The attuned leader is a reflective person for whom human relationships are of primary importance; hence empathy and identification with the followership will typify his actions. The attuned leader is also a student of human affairs with a developed sense of the forces at work under the surface. The attuned leader wins trust and maintains it by producing results that are in line with the deep human needs of followers. A sense of efficacy in the leader combines confidence in the power to do good with competence to carry desires into effect. Trust can easily be broken by promising too much, or delivering too little.

It is fundamentally important that the leader be a student of human nature and of human reality. You cannot have an ignorant leader who has gone through no process of leadership development and who is grossly incapable of sensing the aspirations of the followership. Again, demagogues may dominate through sheer force of will but this does not quality as leadership in the normative sense. Both sensitivity and good sense are required if one is to be a principled leader.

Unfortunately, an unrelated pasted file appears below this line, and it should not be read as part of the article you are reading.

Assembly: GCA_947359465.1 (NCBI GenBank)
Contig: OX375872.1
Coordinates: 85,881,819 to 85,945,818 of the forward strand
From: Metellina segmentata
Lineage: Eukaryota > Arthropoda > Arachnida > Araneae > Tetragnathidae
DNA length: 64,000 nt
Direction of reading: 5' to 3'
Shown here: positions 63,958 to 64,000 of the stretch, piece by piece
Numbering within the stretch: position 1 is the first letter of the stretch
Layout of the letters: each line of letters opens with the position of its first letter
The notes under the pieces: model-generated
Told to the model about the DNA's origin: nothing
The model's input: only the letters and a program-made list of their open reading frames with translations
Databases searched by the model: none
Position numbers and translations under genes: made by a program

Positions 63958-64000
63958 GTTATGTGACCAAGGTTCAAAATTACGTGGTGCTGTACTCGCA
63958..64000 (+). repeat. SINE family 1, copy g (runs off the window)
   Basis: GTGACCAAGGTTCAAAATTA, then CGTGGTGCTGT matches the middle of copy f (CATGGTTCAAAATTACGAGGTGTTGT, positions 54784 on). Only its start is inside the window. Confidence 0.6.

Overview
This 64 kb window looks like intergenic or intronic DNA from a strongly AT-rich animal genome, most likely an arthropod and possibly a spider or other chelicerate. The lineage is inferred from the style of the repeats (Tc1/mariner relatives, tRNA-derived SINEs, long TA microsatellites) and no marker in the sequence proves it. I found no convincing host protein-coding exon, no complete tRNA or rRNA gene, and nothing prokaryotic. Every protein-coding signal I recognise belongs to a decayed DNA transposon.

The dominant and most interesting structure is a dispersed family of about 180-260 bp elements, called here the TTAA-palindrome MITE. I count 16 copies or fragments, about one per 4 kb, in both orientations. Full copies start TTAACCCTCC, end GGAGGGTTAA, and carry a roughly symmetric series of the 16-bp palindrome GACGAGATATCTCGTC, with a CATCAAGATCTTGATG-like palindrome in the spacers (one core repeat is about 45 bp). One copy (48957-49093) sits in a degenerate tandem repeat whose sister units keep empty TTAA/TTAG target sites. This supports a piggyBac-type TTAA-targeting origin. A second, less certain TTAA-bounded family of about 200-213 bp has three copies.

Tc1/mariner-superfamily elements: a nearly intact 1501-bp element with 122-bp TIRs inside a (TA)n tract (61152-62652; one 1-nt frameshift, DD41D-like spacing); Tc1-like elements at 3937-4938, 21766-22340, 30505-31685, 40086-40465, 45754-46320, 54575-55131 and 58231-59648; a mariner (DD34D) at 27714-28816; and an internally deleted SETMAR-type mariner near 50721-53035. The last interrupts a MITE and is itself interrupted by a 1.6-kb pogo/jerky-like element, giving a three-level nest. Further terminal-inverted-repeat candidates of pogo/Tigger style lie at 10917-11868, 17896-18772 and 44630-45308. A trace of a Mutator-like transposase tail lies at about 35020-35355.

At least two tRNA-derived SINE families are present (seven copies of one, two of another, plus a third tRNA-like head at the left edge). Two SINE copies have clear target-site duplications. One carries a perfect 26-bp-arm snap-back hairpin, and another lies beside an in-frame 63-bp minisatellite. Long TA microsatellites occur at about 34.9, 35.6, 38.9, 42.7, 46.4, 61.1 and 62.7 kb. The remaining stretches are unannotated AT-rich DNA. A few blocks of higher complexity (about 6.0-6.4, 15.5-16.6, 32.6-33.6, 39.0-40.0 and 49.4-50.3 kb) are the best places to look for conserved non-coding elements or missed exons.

In recent times theorists of leadership, especially in business, have come round to the idea that emotional harmony between the ethically motivated leader and the followership is the single most important ingredient of success.

Despite the great value that we seem to place on an intellect devoid of emotions, our emotions are quite literally more powerful than our intellect.  In moments of emergency, our emotional centres actually commandeer the rest of the brain, so leaders who are not emotionally intelligent – who can’t keep their emotional impulses in check or correctly read the emotional temperature of a given situation – will simply not be effective. Biologically speaking, the art of resonant leadership interweaves our intellect and our emotions in a way that inspires people to move forward toward a common goal – regardless of the situation.

There has to be an underlying sense of human community to unite leaders in their quest for a common goal. Being self-aware and attuned to one’s own inner processes, drives, doubts, hopes an emotional ties is vital to attuned leadership.